Banks bullish about Wisconsin’s economy

A great deal of positive chatter about Wisconsin’s economy in 2013 is coming out of the state’s banking sector.

Ninety-eight percent of the banks that responded to the latest Wisconsin Bankers Association (WBA) Bank CEO Economic Conditions Survey classified the current health of the state’s economy as “good” or “fair.”

The rating confirms the prediction made by the same survey conducted in June last year, when 50 percent of respondents said they expected the state’s economy to grow. Data from the bank executives who completed the survey reflects slow, yet steady progress in the health of the banking industry and Wisconsin’s economy.

“The role bankers play in their communities gives them a unique perspective on the economy to offer,” said Rose Oswald Poels, WBA president and chief executive officer. “Wisconsin’s economy is getting stronger.”

The most recent survey also indicates current loan demand for residential real estate is strong, rated as “good” or “excellent” by 53 percent of respondents. Growth in real estate lending is an indicator that the state’s housing market is also on its way back to healthy levels, the WBA said.

Banks predict continued healthy levels for Wisconsin’s economy, with 90 percent indicating they expect the economy to remain steady or improve over the next six months.

WBA members also were told recently by Federal Reserve Bank of St. Louis President James Bullard that he believes the U.S. gross domestic product (GDP) will grow by around 3.2 percent in 2013 and 2014, a more bullish estimation than some economists are forecasting.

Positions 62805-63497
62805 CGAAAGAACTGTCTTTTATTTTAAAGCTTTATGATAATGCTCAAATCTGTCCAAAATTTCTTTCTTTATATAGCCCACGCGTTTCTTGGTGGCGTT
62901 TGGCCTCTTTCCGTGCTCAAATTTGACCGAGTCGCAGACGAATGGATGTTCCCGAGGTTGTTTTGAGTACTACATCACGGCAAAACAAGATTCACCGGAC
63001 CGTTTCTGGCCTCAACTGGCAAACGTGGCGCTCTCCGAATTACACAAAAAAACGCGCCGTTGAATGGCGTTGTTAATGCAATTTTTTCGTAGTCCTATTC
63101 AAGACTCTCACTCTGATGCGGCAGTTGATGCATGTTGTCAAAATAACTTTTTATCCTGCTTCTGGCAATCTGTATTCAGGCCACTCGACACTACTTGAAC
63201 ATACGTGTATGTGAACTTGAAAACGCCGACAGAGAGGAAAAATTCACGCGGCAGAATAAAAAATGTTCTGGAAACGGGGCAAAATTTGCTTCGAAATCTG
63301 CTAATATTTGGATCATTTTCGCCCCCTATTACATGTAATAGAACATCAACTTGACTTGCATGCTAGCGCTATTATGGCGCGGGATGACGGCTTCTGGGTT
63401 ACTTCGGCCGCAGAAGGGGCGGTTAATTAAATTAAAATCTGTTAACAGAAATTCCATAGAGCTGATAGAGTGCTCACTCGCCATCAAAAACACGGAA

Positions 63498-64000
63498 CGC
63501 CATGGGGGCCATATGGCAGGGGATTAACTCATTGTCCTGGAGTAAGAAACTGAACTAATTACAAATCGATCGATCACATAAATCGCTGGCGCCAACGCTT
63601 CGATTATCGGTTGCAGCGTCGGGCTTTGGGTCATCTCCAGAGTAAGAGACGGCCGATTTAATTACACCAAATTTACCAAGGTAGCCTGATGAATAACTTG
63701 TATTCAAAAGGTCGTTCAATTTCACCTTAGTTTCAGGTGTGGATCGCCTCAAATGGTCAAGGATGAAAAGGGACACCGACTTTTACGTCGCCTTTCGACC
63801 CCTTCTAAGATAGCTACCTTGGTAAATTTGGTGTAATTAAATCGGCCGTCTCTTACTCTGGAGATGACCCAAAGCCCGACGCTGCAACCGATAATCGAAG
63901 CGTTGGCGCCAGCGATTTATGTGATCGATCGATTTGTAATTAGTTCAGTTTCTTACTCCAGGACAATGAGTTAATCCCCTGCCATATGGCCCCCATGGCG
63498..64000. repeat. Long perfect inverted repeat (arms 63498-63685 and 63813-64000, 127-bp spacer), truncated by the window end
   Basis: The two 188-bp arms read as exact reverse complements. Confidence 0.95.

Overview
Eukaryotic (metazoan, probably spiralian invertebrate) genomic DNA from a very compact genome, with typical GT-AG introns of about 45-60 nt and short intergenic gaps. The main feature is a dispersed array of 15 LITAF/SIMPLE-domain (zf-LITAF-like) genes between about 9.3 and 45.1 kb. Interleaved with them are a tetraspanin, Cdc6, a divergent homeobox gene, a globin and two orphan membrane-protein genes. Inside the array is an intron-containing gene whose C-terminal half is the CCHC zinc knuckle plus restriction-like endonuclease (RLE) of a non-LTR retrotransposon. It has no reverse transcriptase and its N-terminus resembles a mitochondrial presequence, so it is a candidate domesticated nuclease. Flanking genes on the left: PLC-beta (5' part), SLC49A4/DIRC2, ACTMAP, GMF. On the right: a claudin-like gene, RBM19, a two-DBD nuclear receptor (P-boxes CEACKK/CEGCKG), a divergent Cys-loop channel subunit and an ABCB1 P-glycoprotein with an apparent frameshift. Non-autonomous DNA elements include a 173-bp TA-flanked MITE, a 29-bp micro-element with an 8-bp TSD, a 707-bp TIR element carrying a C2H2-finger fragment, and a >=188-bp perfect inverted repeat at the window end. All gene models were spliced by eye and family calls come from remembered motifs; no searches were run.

Bullard attributed the faster economic growth to three main factors: easier monetary policy, reduced headwinds and reduced uncertainty. Bullard added that he believed “unemployment will fall and inflation will remain near target.” On unemployment, Bullard noted that it has improved over the past three years despite sluggish GDP growth.

“The U.S. housing market has improved during 2012, and I expect this will continue in 2013,” Bullard said.
In addition, he noted that some aspects of the U.S. fiscal situation have been addressed and that he expects more to come.

“Overall, U.S. monetary policy looks more accommodative today compared to six months ago,” Bullard said. “This may combine with reduced headwinds and reduced uncertainty in the U.S. to produce a better growth environment during 2013.”

Several publicly traded banks with a significant presence in the Wisconsin market recently reported strong quarterly earnings reports.

Brown Deer-based Bank Mutual Corp. reported fourth quarter net income of $2.3 million, or 5 cents per share, up from $1.4 million, or 3 cents per share, in the same period a year ago. For the full year, Bank Mutual reported net income of $6.8 million, 15 cents per share, compared with a net loss of $47.6 million or $1.03 per share, in 2011.

Associated Banc-Corp, the Green Bay-based parent company of Associated Bank, reported fourth quarter net income $45 million, or 26 cents per share, up from $40 million, or 23 cents per share, in the same period a year ago. For the full year ended Dec. 31, 2012, the company reported net income of $174 million, or $1.00 per share, up from $115 million, or 66 cents per share, for the previous year.

Minneapolis-based U.S. Bank reported record full-year net income of $5.6 billion in 2012, while Chicago-based Northern Trust Bank reported full-year net income of $687.3 million and Pittsburgh-based PNC Bank reported fiscal third quarter net income of $925 million.

BMO Financial Group, the Toronto-based parent company of BMO Harris Bank, reported fiscal 2012 net income of $4.2 billion (Canadian), up from $1.1 billion a year earlier.

Steve Jagler is executive editor of BizTimes.

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